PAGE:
Craig's Doors, the only homeless shelter in Hampshire County that takes people in who have been drinking or using other drugs, is another one of my budget priorities. Despite the Governor freezing and unfreezing this earmark for two years in a row, the staff at the shelter continued their incredible work serving the most vulnerable members of our community.
Since I took office, I have worked hard to get carbon pollution pricing legislation on the agenda. I have proposed a form of carbon pollution pricing be passed in the budget, to promote clean energy and as a way to protect ourselves against the potential revenue loss that would stem from the sales tax reduction question that will likely be on the ballot in 2018. I'm advocating for a "Tax Swap" wherein we reduce the sales tax (a tax on something good, retail sales) and implement a carbon pollution price (pricing something bad, dirty fossil fuels). You can learn more about this nonpartisan policy by clicking here! I'm glad to say that although it's quite an uphill struggle to get something this big on the agenda, I've gotten support from members of both parties in the House and have heard openness to the idea from House leadership. Since making the change to nonpartisan registration, I've successfully attracted more attention to this proposal, and gotten increased support from a key business group.
|Safe Communities Act|
I continue to support the Safe Communities Act, which recently received the unanimous endorsement of the Police Chiefs Association (shown here at a press conference that I was proud to join them at)! You can check out coverage of the event at this link.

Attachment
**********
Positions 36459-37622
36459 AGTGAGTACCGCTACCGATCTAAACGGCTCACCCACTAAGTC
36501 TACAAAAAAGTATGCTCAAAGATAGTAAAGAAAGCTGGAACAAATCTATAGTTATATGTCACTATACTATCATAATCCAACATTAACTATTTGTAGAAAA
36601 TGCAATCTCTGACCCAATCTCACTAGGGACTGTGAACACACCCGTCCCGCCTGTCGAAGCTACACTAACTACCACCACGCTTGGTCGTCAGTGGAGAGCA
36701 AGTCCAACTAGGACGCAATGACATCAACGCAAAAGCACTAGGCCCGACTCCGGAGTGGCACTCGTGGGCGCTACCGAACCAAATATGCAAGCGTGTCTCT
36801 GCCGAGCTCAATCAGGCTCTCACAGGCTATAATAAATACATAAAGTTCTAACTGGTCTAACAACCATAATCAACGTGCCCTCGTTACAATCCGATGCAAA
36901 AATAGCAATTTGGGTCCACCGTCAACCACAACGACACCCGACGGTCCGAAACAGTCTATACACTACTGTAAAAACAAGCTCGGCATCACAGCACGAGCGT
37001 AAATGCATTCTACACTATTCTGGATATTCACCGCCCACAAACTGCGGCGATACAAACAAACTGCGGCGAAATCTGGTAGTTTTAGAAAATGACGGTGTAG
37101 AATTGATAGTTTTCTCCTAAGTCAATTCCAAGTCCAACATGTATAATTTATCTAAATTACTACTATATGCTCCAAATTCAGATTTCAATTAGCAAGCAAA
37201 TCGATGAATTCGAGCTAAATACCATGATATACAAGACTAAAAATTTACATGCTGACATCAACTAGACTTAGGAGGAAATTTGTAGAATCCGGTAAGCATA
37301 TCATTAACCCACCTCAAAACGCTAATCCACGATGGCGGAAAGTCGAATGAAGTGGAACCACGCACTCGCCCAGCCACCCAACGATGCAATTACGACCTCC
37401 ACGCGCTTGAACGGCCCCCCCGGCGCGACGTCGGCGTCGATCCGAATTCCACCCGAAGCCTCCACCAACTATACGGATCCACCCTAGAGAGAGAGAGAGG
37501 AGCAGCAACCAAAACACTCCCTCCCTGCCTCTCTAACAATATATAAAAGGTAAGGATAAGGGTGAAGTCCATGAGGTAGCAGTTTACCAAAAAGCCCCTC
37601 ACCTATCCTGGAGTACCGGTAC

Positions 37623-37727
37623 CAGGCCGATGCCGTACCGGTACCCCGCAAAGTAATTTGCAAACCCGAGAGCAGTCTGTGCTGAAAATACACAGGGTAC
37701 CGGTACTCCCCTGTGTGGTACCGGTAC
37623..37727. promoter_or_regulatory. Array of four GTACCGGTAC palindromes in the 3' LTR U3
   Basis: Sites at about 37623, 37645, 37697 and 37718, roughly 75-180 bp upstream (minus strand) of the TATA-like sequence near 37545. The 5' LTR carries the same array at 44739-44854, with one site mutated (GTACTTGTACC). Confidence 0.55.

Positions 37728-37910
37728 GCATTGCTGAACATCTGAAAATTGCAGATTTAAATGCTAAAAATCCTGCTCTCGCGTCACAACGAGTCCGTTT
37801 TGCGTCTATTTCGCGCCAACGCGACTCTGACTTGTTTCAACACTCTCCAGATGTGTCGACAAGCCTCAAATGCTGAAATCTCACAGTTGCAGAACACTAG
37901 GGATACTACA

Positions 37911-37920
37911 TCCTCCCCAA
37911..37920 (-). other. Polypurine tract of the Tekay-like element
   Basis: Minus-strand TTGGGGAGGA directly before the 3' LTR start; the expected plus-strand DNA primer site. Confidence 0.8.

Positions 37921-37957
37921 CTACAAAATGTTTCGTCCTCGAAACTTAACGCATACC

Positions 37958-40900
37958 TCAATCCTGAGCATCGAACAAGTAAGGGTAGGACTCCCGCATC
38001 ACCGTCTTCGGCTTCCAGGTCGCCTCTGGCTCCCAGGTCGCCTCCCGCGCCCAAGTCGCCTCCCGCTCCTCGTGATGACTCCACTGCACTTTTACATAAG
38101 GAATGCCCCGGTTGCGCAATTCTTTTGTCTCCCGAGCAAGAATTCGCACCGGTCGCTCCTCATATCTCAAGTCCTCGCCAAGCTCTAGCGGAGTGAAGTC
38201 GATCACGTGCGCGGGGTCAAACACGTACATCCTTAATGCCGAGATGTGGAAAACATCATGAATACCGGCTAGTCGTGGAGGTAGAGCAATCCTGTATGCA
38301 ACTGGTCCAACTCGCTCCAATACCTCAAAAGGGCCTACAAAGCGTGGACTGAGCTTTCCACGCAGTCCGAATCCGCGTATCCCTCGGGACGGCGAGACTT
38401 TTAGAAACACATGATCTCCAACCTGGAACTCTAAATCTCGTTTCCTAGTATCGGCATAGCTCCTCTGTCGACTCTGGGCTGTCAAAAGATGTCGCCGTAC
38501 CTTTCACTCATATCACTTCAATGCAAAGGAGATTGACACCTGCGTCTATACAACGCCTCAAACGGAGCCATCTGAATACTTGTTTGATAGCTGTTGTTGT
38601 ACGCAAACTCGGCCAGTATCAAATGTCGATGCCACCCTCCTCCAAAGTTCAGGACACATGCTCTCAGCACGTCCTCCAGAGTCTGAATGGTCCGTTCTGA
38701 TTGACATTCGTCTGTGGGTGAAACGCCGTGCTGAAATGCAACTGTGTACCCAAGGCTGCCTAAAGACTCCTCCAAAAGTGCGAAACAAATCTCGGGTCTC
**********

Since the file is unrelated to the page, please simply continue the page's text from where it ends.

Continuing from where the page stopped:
|PATCH Act Passage|
This month, I was excited to vote in favor of an Act to Protect Access to Confidential Healthcare (the PATCH Act), a bill that establishes mechanisms to ensure that, when people are on the same healthcare plan, confidential medical information is shared with only the patient. For young adults and minors on their parents' plans who seek sexual healthcare, spouses who are on an abusive partner's plan, and others, this will help folks to feel more comfortable going to the doctor and getting the healthcare that they need. A special shoutout to NARAL Pro-Choice, Planned Parenthood, and Healthcare for All for their advocacy on this important bill!
|Civics, Civics, Civics|
Last month, I gave you all an update on the civic education bill that I've been working on, along with a wonderful group of my colleagues. That bill is still making it through the legislative process, and I'm so glad for the Speaker's support - he has named it as a priority to pass this session! Click here to read a great op-ed that highlights the importance of uniform, high-quality civic education for all students in Massachusetts.
I'm also excited to remind you of our local civics-themed event! The League of Women Voters and I have planned a fun-filled event building off last yearâ€™s successful first CivicsFest. This yearâ€™s will be April 6that ARHS, and you should register teams now. Go toLWVAmherst.org to sign up!
|This yearâ€™s competition will include trivia, the debates which were so popular last year, and a new â€œcreative policyâ€ section which the top trivia teams will advance to. Those teams will be tasked with coming up with proposed solutions to real-life issues or questions on our 2018 event theme: Public Education. There will also be some food, and short performances interspersed with the competitions, so bring friends to watch!|